Second Family (1939-1946)
Back in England after the break-up with Laura, Graves was close to a nervous breakdown. But then Beryl, who had been in America with them, came to see him, and remained with him until his death.
“She tells her love while half asleep” (1944)
She tells her love while half asleep,
In the dark hours,
With half-words whispered low:
As Earth stirs in her winter sleep
And puts out grass and flowers
Despite the snow,
Despite the falling snow.
The Second World War broke out and any plans of returning to Deià had to be set aside. Graves tried to enlist but was too old for active service. He and Beryl rented a house in Galmpton, a small village in Devonshire where they remained until 1946. Their first three children were born there: William in 1940, Lucia in 1943 and Juan in 1944. After the difficulties of the post-war years in Oxford and the later tensions of his relationship with Laura, Robert had at last found the inner calm he needed for his writing, and his newly discovered happiness inspired some of his best love poems. One of the prose books he embarked on in Galmpton was The Golden Fleece, a novel which involved exhaustive research of Greek mythology; he became fascinated by the powerful figure of the goddess on mount Pelion and in the novel proposes the existence of a pre-classical matriarchal society. Indeed, he interrupted his work on The Golden Fleece to pursue further evidence of goddess worship in Western culture throughout the ages and its connection with the mysterious powers of poetic inspiration; the result was the first draft of The White Goddess then entitled “The Roebuck in the Thicket”, Graves’s major poetic statement.
During these prolific years he also wrote the novels Sergeant Lamb and Proceed Sargent Lamb, Wife to Mr Milton and King Jesus, and two non-fiction books in collaboration with Beryl’s ex-husband, Alan Hodge: The Long Week-end and The Reader Over Your Shoulder. Old friends who had disliked Riding now began to return, and Graves was also able to resume a relationship with his older children. Tragically, his son David was killed in action in 1943 in Burma, against the Japanese, while serving in his father’s old regiment.
Robert Graves produced the first draft of The White Goddess almost in a trance, in three weeks of feverish writing, after discovering the conclusive presence of a pre-Christian cult to a feminine deity in a medieval Welsh poem called “The Song of Taliesin”. He was then able to establish that the Celtic Lunar Triple-goddess (triple because she represented the three phases of life and lunar because these three phases were symbolized by the three phases of the moon) – who was called Brigit in Ireland and Scotland, and Caridwen in Wales – was the same goddess worshipped by the ancient Scandinavians. And not only that. The book weaves a net, tying loose ends and connecting, with astounding coherence, diverse elements of pre-Christian European mythologies and the Judaeo-Christian religion: calendars, secret alphabets, powers symbolized by trees, numbers, stones or animals.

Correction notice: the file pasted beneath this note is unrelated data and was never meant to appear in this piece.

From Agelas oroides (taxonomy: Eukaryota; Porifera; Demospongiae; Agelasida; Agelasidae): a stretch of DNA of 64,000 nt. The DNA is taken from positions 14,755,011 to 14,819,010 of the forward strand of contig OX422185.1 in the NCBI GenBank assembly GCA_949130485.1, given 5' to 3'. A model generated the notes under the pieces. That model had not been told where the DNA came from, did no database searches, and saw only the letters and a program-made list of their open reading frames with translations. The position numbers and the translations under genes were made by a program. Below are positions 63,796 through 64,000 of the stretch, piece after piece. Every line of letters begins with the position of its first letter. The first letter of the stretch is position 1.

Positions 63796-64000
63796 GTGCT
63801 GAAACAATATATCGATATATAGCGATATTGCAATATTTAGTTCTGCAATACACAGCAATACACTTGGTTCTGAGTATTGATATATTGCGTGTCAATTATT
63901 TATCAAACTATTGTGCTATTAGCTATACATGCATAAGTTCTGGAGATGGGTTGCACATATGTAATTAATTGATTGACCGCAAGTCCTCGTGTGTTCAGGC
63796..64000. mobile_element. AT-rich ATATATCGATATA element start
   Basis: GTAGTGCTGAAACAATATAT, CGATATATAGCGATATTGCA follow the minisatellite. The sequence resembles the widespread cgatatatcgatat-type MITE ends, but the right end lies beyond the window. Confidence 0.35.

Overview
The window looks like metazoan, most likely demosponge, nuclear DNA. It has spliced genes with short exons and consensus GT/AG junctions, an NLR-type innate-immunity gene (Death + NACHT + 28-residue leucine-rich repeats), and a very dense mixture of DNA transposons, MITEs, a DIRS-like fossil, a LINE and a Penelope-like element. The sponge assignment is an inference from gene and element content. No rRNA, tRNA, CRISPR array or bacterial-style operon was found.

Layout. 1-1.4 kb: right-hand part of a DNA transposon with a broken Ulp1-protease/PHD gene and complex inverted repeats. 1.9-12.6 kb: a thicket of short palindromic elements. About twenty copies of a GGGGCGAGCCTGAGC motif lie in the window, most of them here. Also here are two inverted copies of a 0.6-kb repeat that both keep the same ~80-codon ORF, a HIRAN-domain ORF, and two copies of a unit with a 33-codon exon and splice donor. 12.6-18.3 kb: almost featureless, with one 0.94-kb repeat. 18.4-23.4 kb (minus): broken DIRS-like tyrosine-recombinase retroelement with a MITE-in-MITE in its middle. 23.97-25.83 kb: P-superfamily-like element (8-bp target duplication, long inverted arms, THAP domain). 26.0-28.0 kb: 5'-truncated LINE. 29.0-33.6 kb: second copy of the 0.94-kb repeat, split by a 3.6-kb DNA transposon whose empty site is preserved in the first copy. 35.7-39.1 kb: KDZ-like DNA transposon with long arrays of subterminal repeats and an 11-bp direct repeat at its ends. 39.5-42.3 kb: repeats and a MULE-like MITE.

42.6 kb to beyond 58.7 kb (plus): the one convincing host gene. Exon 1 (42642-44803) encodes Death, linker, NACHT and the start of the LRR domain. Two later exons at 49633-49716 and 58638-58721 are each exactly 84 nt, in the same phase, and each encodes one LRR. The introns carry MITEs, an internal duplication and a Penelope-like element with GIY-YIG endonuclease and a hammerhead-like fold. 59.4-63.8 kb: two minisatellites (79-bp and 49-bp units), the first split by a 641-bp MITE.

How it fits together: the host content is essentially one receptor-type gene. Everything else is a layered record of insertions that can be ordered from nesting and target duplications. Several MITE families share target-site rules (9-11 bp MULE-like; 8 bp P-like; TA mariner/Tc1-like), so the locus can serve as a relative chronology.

The existence of the ancient European goddess with a face “white as any leper’s”, who adopts numerous names and appearances and who became the central figure of Robert Graves’ poetry in mid-life, was for him the answer to the mystery of poetic inspiration and at the same time to his persistent dissatisfaction with the society in which he lived. Graves sets forth and proves, through numerous examples, that a new patriarchal Greek society, originally made up of nomad cattle-raising tribes from the North, replaced the ancient matriarchal religion with the new religion of the Olympics gods and deliberately re-interpreted the former goddess-myths, adapting them to their new beliefs, in the same way as Christianity re-interpreted pre-Christian mythology in order to integrate it to its own doctrines. The White Goddess was for Graves the end of a long search. The ancient rejection of the intuitive, magical and natural power of the feminine, which still survives in our patriarchal present, was for the poet a clear and conclusive explanation for the errors of human behaviour throughout our history. He had difficulties getting it published, but T.S. Eliot, who was a director of Faber’s, recognized the importance of the book and published it in 1948; Faber’s have kept it in print ever since.
Beryl came from a family of solicitors. Her father, Sir Harry Pritchard, was president of the Law Society. She studied Philosophy, Politics, and Economics at St Anne’s College, Oxford. She was first marrried to Alan Hodge.
Their first three children were born here: William in 1940, Lucia in 1943 and Juan in 1944.
Stirring suddenly from long hibernation,
I knew myself once more a poet.
(From “Mid-winter Waking”, 1942)
All saints revile her, and all sober men
Ruled by the God Apollo’s golden mean –
In scorn of whom we sailed to find her
In distant regions likeliest to hold her
Whom we desired above all things to know,
Sister of the mirage and echo.
(From “In Dedication”, 1948 )